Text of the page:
picture left: Richard and Shannon helping out - splitting wood for Michel.
picture below: Michel with grandchildren Tiana and Kayden
We went up to Jewel Lake in the afternoon. The kids had a good time, while we did our 'job'.... but it wasn't very busy in the park so we enjoyed some time with them at the beach.
Here is a shot of Richard teaching Kayden how to fish
Later, back at home, the kids played in the creek.
Here is a nice shot of the family (l to r) Shannon, Kayden, Richard, Tiana
Today was a sea day - no ports of call - so stops along the way - no picture taking - just headin' back to Vancouver, arrival tomorrow morning at 7:30.
But that does not mean we did nothing.... as with every day there were shows and talks and 'stuff' happening all over the cruise ship. Everyone did their 'own' thing.
And of course, we had to pack. And wouldn't you know it - we had more than what we boarded with.... almost needed another suitcase!
Did I mention that every night we had a sit-down 4 or 5 course dinner?
And did I mention that the service was more than great - it was fantastic?
And did I mention that the food itself was second to none?
These two gentlemen (l to r) Jose and Ada were our servers for the week - they made it all happen.
Ketchikan, translated from it's Tlingit Indian name means "Thundering Wings of an Eagle". Its long main street skirts a waterfront built on pilings over the sea. Short side streets and steep wooden stairways lead to residential areas on the bluff above.
Similar to other western towns, Ketchican received a huge boost from of the the many gold rushes that burned through the Northwest in the late 1800's. It was incorporated as a mining town in 1900 and a customs house was set up to make it Alaska's first port of entry. But, much of the gold and copper in the area had been exhausted by World War I, and the mines were shut down.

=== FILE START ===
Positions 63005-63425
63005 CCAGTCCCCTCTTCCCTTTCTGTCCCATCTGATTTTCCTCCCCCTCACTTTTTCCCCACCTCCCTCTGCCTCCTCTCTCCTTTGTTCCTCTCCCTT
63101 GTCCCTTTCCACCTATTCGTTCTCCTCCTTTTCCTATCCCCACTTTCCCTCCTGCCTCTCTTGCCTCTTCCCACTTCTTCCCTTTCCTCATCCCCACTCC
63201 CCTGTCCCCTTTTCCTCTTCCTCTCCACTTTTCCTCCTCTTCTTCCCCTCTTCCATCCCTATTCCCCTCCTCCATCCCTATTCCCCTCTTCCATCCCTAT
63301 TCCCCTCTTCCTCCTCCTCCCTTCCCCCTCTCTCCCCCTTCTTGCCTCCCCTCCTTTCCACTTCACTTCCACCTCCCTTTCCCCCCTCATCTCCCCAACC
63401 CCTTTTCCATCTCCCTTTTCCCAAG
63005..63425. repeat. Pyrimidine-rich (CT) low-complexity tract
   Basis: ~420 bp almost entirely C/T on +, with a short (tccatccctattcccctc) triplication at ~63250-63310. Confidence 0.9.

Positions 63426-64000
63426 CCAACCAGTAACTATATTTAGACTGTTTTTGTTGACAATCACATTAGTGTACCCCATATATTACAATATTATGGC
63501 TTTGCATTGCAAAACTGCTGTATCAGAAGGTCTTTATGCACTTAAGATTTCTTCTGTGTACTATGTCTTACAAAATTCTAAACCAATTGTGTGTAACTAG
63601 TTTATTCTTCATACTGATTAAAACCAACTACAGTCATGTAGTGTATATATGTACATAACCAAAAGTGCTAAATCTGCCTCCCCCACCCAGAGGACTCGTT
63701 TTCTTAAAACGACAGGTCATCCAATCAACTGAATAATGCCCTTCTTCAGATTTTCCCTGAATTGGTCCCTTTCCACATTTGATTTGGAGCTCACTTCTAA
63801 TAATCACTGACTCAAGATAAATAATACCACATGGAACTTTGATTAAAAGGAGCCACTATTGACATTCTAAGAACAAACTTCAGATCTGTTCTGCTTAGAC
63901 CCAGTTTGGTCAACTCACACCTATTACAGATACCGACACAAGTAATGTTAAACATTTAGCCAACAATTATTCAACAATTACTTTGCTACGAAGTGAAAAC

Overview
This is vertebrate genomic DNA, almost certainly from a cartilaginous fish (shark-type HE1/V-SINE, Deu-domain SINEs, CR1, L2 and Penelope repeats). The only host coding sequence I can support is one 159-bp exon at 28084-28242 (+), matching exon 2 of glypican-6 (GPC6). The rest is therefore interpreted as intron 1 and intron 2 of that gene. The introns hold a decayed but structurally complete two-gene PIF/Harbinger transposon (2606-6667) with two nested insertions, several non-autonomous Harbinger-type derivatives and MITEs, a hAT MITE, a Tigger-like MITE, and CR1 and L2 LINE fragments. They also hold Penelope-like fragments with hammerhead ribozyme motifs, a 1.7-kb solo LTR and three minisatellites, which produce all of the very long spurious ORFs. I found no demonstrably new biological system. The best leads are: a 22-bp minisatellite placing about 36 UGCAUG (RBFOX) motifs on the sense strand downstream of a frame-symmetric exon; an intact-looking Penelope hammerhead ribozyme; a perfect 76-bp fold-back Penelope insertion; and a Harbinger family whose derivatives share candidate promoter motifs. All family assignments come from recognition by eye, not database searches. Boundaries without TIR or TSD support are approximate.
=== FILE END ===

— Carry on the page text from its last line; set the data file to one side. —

Fishing is the main industry today. A salmon fishery was established in 1887, and by the 1930's eleven canneries were processing nearly two million salmon a year.
We were docked in Ketchican from 2:30 p.m until 8:30 p.m. Not a full day, but enough time to walk around and take in some of the highlights, none of which we have pictures of.....
We were in port at 7:30 a.m. and had the entire day to shop and do excursions. Just about everyone in our group did some tour or other, (kayaking, whale watching, gondola ride) but we just walked around the town and looked through the shops and bought a few souveniers.
We all ended up here: The Red Dog Saloon.
It's quite the tourist attraction with sawdust on the floors and entertainment in the form of a guy and his honky tonk piano. It was full in the morning and pretty much stayed that way all day. When you walk in the piano guy yells "Look who's here" and the crowd all cheers.. .. very welcoming.
In this picture: (l to r) Shane, Lise, Myself, Dad, Pat - - Michel was taking the picture.
Hubbard Glacier is the largest tidewater glacier on the North American continent. It stands 11,000 feet above sea level and stretches 76 miles from its source in the Yukon to the sea at Yakutat Bay and Disenchantment Bay. It is the longest tidewater glacier in Alaska with an open calving face of over 6 miles wide........
The Russian Bishops House
The Old Pioneer House with a statue called "The Prospector"
Here is a picture of Michel and myself from the top of Castle Hill - overlooking the bay - our boat is in the background.
And here is a picture postcard picture of the Celebrity Mercury - our home for a week....
A last look at the Vancouver skyline
Under the Lions Gate Bridge and we're off and cruising....
The group on deck as we cruise away - there were 15 members of Michel's family there to celebrate Michel's parents 60th wedding anniversary.